Written by Katie Mitchell, M.A., CST-Candidate
For many people, this weekend is the beginning of the holiday craziness, and for some the holiday craziness started weeks ago and is still in full swing. With so many people having family in visiting or traveling to visit with family over the next couple of weeks, I think it is important for couples to talk about their expectations for the holidays to help remain connected and understanding with one another. You and your partner might find it helpful to carve out some time to have a conversation about what you both expect from one another over the next couple of weeks. The following topics are things to consider discussing each of your expectations.
Family expectations. Do either of you have family that wants to spend a great deal of time together? Are you each going to be expected to do certain things/activities with family when they are in? Does either family get up early or stay up late spending time with one another? Will you be expected to split up and spend time apart from one another, and what would that look like, if so? In general, take some time to discuss what family activities or traditions (if they exist) will be planned/expected.
Immediate family time. If you are traveling to spend the holidays with family, talk about what time looks like for you two and your kids (if you have them). Will there be time for you all by yourselves? Is this important to either of you? This might be a bit easier to negotiate if you are staying in a hotel or AirBnB. Are there activities that either of you would like to do, just as an immediate family or do you mind if others join in on your traditions?
Time as a couple. Regardless of whether you are traveling as a family or as a couple, is it important for either of you to have some time dedicated to just the two of you? Would it be possible or desirable for family members to watch kids (if you have them) so that the two of you can have an afternoon/evening to yourselves? Which of you would approach family about watching kids, if needed? Also, if you do not have kids, is it still important for either of you to spend some time alone together, and how do the two of you make that a priority with so many other things going on? Do either of you have expectations for sexual time together over the holidays? Is it important for the two of you to carve out this time and what would this look like if traveling for the holidays?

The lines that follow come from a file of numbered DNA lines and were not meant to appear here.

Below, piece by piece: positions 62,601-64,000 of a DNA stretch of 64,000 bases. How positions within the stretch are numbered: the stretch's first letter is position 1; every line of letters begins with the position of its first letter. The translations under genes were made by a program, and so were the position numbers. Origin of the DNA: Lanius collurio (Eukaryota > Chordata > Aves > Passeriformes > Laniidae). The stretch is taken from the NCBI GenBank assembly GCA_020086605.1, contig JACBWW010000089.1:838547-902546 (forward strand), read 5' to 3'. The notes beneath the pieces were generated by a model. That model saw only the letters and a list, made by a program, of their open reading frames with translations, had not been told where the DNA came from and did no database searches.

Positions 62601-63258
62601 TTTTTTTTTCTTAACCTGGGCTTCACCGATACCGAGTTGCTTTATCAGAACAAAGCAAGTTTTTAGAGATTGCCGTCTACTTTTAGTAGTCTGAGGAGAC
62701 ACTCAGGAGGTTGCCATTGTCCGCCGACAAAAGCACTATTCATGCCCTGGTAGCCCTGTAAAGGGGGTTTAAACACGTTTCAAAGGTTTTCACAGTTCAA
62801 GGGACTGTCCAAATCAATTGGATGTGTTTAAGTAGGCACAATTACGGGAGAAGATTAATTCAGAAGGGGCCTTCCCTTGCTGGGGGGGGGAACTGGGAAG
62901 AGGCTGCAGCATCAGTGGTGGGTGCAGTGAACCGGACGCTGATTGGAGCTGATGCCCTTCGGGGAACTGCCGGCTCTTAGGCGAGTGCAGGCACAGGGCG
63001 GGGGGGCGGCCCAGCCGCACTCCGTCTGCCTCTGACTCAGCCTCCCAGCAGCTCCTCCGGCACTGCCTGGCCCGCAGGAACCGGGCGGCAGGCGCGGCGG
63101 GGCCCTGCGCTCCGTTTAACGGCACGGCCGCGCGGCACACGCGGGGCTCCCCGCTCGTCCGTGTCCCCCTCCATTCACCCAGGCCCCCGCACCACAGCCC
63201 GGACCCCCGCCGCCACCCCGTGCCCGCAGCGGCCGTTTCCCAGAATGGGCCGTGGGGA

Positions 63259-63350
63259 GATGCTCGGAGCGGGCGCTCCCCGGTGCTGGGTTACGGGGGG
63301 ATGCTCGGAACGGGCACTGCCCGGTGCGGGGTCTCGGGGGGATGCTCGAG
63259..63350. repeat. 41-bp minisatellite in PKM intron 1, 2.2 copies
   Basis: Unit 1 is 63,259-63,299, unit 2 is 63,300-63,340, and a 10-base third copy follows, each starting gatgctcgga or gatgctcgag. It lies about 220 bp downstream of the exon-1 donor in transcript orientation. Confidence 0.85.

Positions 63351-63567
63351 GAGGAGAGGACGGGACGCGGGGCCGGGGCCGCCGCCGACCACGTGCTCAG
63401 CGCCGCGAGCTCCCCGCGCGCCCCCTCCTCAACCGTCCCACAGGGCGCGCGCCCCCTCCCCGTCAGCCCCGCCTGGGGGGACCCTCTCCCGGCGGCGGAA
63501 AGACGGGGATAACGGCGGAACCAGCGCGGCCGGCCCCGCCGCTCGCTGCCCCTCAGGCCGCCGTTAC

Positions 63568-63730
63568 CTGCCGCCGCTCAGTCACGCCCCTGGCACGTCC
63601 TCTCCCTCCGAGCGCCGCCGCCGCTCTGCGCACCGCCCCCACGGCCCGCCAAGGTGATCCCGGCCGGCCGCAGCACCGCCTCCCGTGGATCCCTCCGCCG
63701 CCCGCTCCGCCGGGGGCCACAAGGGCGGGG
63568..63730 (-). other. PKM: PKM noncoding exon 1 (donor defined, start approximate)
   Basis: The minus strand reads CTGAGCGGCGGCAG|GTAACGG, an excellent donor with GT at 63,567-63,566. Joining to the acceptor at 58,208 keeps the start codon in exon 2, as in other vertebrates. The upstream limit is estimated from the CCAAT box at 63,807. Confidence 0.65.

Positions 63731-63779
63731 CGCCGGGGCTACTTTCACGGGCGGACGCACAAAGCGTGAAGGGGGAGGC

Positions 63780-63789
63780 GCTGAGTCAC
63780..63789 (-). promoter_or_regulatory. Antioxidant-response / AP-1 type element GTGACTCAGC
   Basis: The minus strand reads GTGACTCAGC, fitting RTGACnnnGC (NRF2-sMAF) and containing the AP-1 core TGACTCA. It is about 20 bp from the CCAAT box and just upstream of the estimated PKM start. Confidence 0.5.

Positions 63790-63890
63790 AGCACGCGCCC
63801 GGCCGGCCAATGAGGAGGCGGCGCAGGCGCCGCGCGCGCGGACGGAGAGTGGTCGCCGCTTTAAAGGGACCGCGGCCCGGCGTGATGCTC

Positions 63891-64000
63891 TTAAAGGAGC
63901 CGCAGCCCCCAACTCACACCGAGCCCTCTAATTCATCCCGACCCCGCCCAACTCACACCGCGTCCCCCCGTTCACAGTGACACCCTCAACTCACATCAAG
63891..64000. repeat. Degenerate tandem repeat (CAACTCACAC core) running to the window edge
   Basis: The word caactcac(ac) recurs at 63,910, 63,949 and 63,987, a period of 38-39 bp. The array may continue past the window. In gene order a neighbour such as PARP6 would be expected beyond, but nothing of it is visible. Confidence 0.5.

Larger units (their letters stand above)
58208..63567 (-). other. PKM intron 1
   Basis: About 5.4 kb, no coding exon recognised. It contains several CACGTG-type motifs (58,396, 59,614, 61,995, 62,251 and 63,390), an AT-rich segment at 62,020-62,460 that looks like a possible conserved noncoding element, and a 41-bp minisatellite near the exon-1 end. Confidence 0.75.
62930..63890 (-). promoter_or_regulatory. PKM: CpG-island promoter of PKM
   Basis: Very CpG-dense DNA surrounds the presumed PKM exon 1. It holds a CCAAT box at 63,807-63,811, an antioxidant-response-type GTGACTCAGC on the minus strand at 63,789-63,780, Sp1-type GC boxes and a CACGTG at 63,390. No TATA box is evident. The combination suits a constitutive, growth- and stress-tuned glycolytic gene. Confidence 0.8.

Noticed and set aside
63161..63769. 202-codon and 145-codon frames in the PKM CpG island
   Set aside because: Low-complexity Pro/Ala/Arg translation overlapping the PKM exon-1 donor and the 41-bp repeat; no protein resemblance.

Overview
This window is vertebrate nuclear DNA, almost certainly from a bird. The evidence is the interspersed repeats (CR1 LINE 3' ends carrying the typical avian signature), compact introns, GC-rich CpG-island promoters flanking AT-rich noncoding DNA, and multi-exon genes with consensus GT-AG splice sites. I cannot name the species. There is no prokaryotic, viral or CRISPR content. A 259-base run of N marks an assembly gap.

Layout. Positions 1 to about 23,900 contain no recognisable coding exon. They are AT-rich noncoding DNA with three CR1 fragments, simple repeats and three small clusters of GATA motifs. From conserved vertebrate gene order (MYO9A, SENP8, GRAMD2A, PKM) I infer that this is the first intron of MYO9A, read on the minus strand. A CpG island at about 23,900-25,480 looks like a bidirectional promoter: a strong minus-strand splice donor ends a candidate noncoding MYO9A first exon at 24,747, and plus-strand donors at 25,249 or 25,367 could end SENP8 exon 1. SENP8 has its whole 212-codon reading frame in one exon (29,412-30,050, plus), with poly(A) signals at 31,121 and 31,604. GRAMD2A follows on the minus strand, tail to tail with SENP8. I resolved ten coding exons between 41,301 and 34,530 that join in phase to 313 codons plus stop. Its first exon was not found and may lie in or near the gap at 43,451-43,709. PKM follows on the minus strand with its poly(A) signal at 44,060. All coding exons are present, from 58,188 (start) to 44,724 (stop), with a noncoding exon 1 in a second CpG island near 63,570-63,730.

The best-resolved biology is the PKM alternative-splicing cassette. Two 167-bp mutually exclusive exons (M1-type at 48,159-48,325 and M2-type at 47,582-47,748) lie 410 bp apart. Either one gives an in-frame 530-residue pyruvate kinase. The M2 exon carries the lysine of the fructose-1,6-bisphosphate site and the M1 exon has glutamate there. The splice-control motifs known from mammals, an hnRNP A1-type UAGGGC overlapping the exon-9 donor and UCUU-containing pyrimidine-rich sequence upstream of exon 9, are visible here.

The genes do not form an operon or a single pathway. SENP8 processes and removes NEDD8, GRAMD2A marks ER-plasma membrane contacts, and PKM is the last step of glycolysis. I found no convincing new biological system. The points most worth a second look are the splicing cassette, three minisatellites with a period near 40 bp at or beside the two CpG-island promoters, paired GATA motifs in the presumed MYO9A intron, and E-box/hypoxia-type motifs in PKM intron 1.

Alone time. Are either of you an introvert, or do either of you expect to want time to yourselves to recharge? How can you each communicate this need to one another, so that recharge time is not misinterpreted as frustration or stonewalling? Do either of you have family that can be challenging to be around? Discussing what exactly alone time would look like would again be very beneficial to keep yourselves connected to each other, rather than assuming that your partner has become frustrated with you.
Time outs. Is being around your own or your partner’s family triggering for mood changes or frustration? Here’s to hoping that you both are able to glide through the holidays, but since that is not reality for everyone, what would taking a time look like for each of you? Are the two of you able to pause during an argument and continue participating in other family activities, or do each of you need some alone time after an argument to refresh? What might each of you say to ask one another for a time out? Would it be beneficial to have a sign or signal (like the “T” sign) or a code word that broke the ice for a time out (pineapple)?
Remember that discussing expectations does not mean that you and your partner are not flexible to change; instead, discussing expectations helps others know their own and their partners’ ideals. Although it might make things easier, your partner cannot read your mind and discussing expectations helps removes that assumption. These are not the only topics of discussion when talking about expectations with one another, but they definitely cover a lot of ground. Here’s to hoping that you and your loved ones have a wonderful and happy holiday!